Cowboys wide receiver Dez Bryant is being sued by his former attorney and landlord, Royce West, for allegedly causing more than $60,000 worth of damage to a DeSoto rental mansion. The court action is the latest falling out between the two, who used to be close.
West, the property's owner, claims that Bryant violated his lease by leaving the 6,400-square foot home he rented from the state senator "littered with trash and feces, missing blinds and shutters, with cracked windows and blackened carpeting,” when he moved out in January. Needless to say, Bryant will not be getting his $4,750 security deposit back.
West was one of several mentors the Dallas Cowboys assembled to help Bryant adjust to the realities of fame and wealth. When Bryant got into a physical altercation with his mother in 2012, West served as his lawyer, securing a plea deal that saw the charges dropped after Bryant stayed out of trouble for a year.
West's role in Bryant's life has decreased with Bryant's move to Jay-Z's Roc Nation firm for representation. Kim Miale, Bryant's agent, also helped Bryant during the move-out process, according to correspondence in the court file. Miale did not respond to a request for comment.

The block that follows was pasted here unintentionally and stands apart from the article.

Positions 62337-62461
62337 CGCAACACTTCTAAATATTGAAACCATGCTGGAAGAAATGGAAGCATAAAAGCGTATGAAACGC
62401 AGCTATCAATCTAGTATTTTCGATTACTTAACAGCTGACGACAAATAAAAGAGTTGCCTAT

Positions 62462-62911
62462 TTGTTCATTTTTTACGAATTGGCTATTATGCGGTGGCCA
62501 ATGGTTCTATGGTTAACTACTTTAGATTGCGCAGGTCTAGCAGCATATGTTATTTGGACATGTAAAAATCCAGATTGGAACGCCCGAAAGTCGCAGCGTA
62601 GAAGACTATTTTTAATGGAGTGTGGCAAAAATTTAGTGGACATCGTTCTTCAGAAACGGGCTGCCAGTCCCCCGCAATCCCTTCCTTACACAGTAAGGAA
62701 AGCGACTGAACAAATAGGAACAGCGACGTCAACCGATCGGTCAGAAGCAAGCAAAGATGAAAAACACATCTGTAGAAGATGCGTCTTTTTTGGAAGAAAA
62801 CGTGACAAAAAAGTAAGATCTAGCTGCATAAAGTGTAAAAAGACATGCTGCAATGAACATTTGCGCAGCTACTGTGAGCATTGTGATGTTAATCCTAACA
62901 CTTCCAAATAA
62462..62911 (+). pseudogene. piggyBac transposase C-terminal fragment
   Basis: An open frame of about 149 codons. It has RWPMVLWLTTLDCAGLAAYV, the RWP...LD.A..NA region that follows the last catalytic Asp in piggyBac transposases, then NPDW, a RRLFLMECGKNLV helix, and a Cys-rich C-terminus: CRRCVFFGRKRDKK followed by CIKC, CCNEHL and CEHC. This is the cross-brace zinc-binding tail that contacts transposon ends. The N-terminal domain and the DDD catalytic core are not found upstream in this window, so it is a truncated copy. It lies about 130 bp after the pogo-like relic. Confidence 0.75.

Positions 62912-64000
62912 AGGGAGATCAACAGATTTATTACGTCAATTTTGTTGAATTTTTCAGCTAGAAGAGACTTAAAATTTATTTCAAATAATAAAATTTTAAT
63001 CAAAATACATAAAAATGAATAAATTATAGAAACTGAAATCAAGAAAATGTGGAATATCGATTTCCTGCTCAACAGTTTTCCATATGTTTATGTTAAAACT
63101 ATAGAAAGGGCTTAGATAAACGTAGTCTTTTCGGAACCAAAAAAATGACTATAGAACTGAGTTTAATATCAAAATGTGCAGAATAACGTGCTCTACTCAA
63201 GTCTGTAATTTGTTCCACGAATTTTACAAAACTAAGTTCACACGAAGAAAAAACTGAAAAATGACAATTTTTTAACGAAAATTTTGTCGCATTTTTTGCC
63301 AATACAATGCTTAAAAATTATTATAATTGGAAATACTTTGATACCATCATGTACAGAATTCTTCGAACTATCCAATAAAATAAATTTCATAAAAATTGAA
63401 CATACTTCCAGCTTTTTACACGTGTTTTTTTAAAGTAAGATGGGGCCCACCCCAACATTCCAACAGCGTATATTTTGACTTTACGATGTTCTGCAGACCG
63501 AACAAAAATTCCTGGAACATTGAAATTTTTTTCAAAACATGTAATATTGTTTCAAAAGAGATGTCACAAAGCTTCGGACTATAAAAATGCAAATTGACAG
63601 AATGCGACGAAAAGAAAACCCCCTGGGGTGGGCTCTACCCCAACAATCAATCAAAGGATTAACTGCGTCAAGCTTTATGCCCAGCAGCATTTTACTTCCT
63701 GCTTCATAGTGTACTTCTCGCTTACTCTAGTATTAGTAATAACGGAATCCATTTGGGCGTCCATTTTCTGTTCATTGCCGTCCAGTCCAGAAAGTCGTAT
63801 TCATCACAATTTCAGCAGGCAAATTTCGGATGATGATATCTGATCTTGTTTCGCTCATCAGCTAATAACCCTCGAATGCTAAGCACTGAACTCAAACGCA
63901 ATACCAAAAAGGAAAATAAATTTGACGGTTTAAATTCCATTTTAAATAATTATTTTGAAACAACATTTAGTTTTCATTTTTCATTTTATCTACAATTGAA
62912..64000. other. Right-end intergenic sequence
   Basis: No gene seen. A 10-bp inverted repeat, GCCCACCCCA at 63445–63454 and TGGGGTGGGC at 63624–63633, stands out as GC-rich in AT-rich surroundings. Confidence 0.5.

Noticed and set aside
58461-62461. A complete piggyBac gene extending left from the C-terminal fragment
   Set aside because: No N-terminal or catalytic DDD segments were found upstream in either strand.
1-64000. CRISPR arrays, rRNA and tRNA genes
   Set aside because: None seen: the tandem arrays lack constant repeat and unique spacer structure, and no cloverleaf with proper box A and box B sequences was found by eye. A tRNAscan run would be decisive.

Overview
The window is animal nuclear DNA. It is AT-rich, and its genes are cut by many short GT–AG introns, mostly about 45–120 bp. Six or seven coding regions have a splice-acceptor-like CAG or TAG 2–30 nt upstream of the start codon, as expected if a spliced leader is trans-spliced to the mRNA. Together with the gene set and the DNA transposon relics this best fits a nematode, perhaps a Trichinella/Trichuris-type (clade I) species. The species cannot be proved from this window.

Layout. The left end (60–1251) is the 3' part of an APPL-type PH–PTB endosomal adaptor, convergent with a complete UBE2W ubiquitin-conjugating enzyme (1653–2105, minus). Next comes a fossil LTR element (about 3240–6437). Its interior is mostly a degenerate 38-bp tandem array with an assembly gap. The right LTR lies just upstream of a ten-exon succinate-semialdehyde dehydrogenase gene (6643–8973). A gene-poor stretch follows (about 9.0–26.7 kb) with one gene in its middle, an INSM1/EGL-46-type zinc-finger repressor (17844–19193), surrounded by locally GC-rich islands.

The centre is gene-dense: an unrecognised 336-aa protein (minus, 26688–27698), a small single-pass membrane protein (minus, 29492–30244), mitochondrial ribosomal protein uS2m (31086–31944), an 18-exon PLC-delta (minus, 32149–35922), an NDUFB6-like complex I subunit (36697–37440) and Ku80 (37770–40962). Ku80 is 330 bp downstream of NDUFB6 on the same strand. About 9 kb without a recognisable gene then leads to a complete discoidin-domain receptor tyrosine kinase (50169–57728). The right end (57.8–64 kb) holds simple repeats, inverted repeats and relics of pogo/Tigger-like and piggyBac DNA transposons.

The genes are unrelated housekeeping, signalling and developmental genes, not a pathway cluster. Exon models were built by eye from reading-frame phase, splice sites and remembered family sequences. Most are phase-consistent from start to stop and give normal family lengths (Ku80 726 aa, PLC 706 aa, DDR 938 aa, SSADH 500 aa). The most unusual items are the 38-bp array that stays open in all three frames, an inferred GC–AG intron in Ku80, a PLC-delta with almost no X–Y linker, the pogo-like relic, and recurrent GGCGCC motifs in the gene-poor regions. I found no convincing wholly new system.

After being notified of Bryant's intent to move out, West offered to walk through the property with Bryant. When West showed up, he says, no one from team Dez was there to help out. Upon entering the house, West says he found what ended up being almost $17,000 worth of carpet damage — something that clearly wasn't helped by the dogs that Bryant apparently kept in the house, despite a "no pets" clause in his lease.
According to West, Bryant has made no effort to remedy his destruction of the property, which West is currently unable to rent out.
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Things are getting ugly between the two men as their lawyers traded threatening letters. "In May, Mr. West again contacted Mr. Bryant’s representative to request reimbursement of the costs, which Mr. Bryant had promised to provide under the lease," the suit says. Two days later, West received a letter from separate counsel on behalf of Bryant. That letter implied that Bryant would seek to file a separate and unrelated lawsuit against West "should Mr. West pursue collection of the costs of repair any further...The allegations made in the letter were vague, unfounded, and clearly intended as retaliatory."
West is suing for cash damages for the repair to the property, in addition to attorney's fees and any potential rent that West loses as the property is repaired.